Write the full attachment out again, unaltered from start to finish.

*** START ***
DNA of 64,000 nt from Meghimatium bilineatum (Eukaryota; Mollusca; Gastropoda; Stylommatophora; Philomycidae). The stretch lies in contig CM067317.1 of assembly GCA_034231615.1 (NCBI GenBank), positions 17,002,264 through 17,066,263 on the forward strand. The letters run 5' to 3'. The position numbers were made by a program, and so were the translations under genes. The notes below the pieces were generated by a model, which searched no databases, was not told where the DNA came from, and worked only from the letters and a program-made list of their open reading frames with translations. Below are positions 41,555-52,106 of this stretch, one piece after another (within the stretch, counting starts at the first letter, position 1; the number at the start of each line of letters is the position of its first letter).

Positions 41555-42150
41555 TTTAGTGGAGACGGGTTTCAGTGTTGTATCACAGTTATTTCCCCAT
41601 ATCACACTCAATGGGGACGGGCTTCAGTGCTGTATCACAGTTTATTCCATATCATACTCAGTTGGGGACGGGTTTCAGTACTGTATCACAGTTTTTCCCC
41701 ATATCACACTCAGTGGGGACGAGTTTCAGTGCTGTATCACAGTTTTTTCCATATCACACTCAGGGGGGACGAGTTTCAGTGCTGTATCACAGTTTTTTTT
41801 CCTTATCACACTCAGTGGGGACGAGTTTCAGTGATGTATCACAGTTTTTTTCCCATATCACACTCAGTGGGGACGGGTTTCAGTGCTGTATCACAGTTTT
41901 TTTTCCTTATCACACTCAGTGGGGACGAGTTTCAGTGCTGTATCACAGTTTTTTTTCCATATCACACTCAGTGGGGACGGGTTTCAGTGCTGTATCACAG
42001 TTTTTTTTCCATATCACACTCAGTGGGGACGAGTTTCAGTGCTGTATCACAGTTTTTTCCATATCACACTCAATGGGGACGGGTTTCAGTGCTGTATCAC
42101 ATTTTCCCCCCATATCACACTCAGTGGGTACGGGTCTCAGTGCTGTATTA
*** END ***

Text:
DNA of 64,000 nt from Meghimatium bilineatum (Eukaryota; Mollusca; Gastropoda; Stylommatophora; Philomycidae). The stretch lies in contig CM067317.1 of assembly GCA_034231615.1 (NCBI GenBank), positions 17,002,264 through 17,066,263 on the forward strand. The letters run 5' to 3'. The position numbers were made by a program, and so were the translations under genes. The notes below the pieces were generated by a model, which searched no databases, was not told where the DNA came from, and worked only from the letters and a program-made list of their open reading frames with translations. Below are positions 41,555-52,106 of this stretch, one piece after another (within the stretch, counting starts at the first letter, position 1; the number at the start of each line of letters is the position of its first letter).

Positions 41555-42150
41555 TTTAGTGGAGACGGGTTTCAGTGTTGTATCACAGTTATTTCCCCAT
41601 ATCACACTCAATGGGGACGGGCTTCAGTGCTGTATCACAGTTTATTCCATATCATACTCAGTTGGGGACGGGTTTCAGTACTGTATCACAGTTTTTCCCC
41701 ATATCACACTCAGTGGGGACGAGTTTCAGTGCTGTATCACAGTTTTTTCCATATCACACTCAGGGGGGACGAGTTTCAGTGCTGTATCACAGTTTTTTTT
41801 CCTTATCACACTCAGTGGGGACGAGTTTCAGTGATGTATCACAGTTTTTTTCCCATATCACACTCAGTGGGGACGGGTTTCAGTGCTGTATCACAGTTTT
41901 TTTTCCTTATCACACTCAGTGGGGACGAGTTTCAGTGCTGTATCACAGTTTTTTTTCCATATCACACTCAGTGGGGACGGGTTTCAGTGCTGTATCACAG
42001 TTTTTTTTCCATATCACACTCAGTGGGGACGAGTTTCAGTGCTGTATCACAGTTTTTTCCATATCACACTCAATGGGGACGGGTTTCAGTGCTGTATCAC
42101 ATTTTCCCCCCATATCACACTCAGTGGGTACGGGTCTCAGTGCTGTATTA